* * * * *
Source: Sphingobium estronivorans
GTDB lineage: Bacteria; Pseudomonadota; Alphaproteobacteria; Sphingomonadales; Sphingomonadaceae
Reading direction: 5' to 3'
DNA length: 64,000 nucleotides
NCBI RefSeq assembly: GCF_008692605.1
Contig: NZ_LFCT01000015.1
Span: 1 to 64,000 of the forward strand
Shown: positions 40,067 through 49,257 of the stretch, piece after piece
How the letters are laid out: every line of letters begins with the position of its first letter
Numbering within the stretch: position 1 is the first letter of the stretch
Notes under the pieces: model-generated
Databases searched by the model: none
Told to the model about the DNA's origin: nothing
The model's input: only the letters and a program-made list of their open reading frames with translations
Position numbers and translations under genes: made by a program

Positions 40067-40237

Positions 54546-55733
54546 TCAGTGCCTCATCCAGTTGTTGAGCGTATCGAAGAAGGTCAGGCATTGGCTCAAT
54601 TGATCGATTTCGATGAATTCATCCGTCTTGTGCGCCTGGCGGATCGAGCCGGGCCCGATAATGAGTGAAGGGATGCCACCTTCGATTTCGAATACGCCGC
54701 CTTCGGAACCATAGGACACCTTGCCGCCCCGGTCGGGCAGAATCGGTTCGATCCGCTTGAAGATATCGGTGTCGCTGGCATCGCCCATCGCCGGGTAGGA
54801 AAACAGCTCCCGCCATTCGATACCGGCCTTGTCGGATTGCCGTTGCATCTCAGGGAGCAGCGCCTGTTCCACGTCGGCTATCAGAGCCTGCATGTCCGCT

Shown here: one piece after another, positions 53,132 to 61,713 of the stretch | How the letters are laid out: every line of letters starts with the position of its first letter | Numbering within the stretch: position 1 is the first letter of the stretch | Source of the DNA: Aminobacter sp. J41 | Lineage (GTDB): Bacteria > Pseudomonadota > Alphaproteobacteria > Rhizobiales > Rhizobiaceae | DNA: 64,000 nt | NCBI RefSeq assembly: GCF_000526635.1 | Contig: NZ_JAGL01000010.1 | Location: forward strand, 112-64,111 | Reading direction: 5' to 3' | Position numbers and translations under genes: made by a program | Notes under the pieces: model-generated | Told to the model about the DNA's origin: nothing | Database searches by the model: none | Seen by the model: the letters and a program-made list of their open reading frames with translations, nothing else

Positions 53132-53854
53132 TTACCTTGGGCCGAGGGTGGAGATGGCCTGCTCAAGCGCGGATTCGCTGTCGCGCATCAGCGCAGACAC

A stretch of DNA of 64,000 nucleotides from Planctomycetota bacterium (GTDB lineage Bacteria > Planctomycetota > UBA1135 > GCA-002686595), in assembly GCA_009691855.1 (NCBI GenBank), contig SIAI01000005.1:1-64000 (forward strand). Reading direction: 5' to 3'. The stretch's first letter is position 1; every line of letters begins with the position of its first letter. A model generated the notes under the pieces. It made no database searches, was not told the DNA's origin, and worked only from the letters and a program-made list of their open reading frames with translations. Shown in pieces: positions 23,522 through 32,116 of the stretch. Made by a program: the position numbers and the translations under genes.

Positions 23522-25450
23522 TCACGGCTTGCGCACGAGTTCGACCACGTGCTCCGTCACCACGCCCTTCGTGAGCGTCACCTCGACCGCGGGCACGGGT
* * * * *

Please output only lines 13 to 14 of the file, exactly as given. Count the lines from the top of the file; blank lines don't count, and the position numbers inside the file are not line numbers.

Told to the model about the DNA's origin: nothing
The model's input: only the letters and a program-made list of their open reading frames with translations